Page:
IAM668- CEO Helps Healthcare Companies Market Qualified Leads

Podcast Interview with Amanda Cecconi

Amanda Cecconi is the founder and Chief Executive Officer of The Punching Nun Group, an outsourced marketing department provider located in Nashville, Tennessee. Amanda has more than 25 years of experience working with start-up and growth-stage venture-backed companies building brands, supporting sales teams with marketing qualified leads and creating awareness primarily in the healthcare technology space. During the past 10 years, PNG has worked with more than 70 companies across a wide range of healthcare segments including; behavioral health, addiction management, specialty pharmacy services, revenue cycle management, Telehealth services, clinical decision support and more. A frequent speaker and blogger, Amanda has quite a few opinions about getting the most out of a robust marketing program and addressing a crisis like the current COVID-19 pandemic.

  • CEO Hack: Empathy
  • CEO Nugget: Don't forget your family while you're on your own business
  • CEO Defined: Stepping into your purpose and helping other people find their purpose



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Intro 0:02

Do you want to learn effective ways to build relationships, generate sales, and grow your business from successful entrepreneurs, startups, and CEOs without listening to a long, long, long interview? If so, you've come to the right place. Gresham Harkless values your time and is ready to share with you precisely the information you're in search of. This is the I AM CEO Podcast.

Gresham Harkless 0:30

Hello. Hello. Hello. This is Gresh from the I AM CEO podcast and I have a very special guest on the show today. I have Amanda Cecconi of The Punching Nine Group Amanda it's awesome to have you on the show.

Amanda Cecconi 0:39

Thank you. It's great to be here.

Gresham Harkless 0:43

Definitely excited to have you on and before we jumped in I wanted to read a little bit more about Amanda so you can hear about all the awesome things that she's doing. And Amanda is the founder and chief executive officer of The Punching Nun Group an outsourced marketing department provider located in Nashville, Tennessee, a man who has more than 25 years of experience working with startup and growth stage venture-backed companies building brands supporting sales teams with marketing qualified leads, and creating awareness primarily in the healthcare technology space.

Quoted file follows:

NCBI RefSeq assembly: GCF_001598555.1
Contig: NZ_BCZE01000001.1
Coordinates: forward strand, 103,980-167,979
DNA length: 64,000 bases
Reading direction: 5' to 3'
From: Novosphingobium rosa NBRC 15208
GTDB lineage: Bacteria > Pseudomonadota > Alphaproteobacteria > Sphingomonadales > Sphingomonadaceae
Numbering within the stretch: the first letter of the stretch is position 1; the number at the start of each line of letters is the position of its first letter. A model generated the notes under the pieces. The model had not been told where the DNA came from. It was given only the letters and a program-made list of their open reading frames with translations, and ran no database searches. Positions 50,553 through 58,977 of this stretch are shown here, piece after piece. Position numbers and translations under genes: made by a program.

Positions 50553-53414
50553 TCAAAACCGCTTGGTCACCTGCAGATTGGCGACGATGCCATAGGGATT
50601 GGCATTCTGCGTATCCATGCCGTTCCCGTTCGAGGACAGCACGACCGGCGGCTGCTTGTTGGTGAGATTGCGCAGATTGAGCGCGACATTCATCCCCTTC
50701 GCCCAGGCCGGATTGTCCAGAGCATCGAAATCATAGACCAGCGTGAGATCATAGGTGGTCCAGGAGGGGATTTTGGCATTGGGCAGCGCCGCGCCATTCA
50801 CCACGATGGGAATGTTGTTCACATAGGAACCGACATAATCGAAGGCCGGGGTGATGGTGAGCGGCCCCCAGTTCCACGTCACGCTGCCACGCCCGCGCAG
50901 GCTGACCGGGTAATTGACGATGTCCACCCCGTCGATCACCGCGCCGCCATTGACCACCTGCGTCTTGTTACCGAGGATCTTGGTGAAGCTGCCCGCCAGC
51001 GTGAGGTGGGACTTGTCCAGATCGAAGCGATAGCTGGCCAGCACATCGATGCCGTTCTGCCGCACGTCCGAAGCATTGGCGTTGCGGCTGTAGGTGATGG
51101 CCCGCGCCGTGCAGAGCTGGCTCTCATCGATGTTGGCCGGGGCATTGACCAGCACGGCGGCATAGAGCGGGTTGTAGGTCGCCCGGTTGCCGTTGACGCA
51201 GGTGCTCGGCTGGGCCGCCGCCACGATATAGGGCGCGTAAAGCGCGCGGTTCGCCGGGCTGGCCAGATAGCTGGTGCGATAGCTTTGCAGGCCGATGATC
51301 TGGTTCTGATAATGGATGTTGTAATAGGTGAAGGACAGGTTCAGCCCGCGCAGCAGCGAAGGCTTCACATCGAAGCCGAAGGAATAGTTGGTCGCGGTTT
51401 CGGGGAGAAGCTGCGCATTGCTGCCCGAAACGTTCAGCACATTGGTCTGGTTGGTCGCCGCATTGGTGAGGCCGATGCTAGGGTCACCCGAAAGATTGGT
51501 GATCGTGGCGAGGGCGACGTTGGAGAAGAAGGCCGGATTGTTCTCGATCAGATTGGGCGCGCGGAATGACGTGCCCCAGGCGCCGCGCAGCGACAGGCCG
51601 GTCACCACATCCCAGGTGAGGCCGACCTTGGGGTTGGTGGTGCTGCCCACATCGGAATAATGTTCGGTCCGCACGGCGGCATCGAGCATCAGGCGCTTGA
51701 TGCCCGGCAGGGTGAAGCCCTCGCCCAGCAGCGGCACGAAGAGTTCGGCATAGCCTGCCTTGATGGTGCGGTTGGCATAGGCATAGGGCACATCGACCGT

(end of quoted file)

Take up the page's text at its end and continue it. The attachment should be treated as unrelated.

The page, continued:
During the past 10 years, PNG has worked with more than 70 companies across a wide range of healthcare segments, including behavioural health, addiction management, speciality pharmacy services, revenue cycle management, telehealth services, clinical decision support, and many more. A frequent speaker and blogger Amanda has quite a few opinions about getting the most out of a robust marketing programme and addressing a crisis like the current COVID-19 pandemic. Amanda, are you ready to speak to the I AM CEO community?

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Amanda Cecconi 1:36

I am, I'm.

Gresham Harkless 1:38

Awesome. Let's do it. So to kick everything off, I wanted to go back to I guess kind of the beginning of here a little bit more about your story and what led you to get started with your business.

Amanda Cecconi 1:46

Sure. So about 11 years ago, I always jokingly say my last job, a real job was with a company called Change Healthcare here in Nashville that was acquired by MDR. And there is now a big change in healthcare, which partnered with McKesson so it's quite a big thing in town. But I had done about 15 startups at that point and was tired. And I saw an opportunity in that growth stage, companies who were kind of redeveloping themselves had gotten some venture cash, were short in terms of marketing expertise, but could not afford to bring in a chief marketing officer, really a VP-level person. And so what they desperately needed was a deep set of resources and people with strategic backgrounds in an affordable format.

And the agency model, even now doesn't fit for that kind of strata of business. And so we wanted to develop something unique, I call it an outsourced marketing department. Because really, we plug in and do everything. We also obviously can work with internal resources, most of our clients might have a junior-level person or nothing. And so we created something that would fit a particular type of company with zero revenue up to 50 million. Some healthcare companies are bigger than that and actually don't have marketing support. But it's worked out really well. And I think it fits that niche nicely.

Gresham Harkless 3:17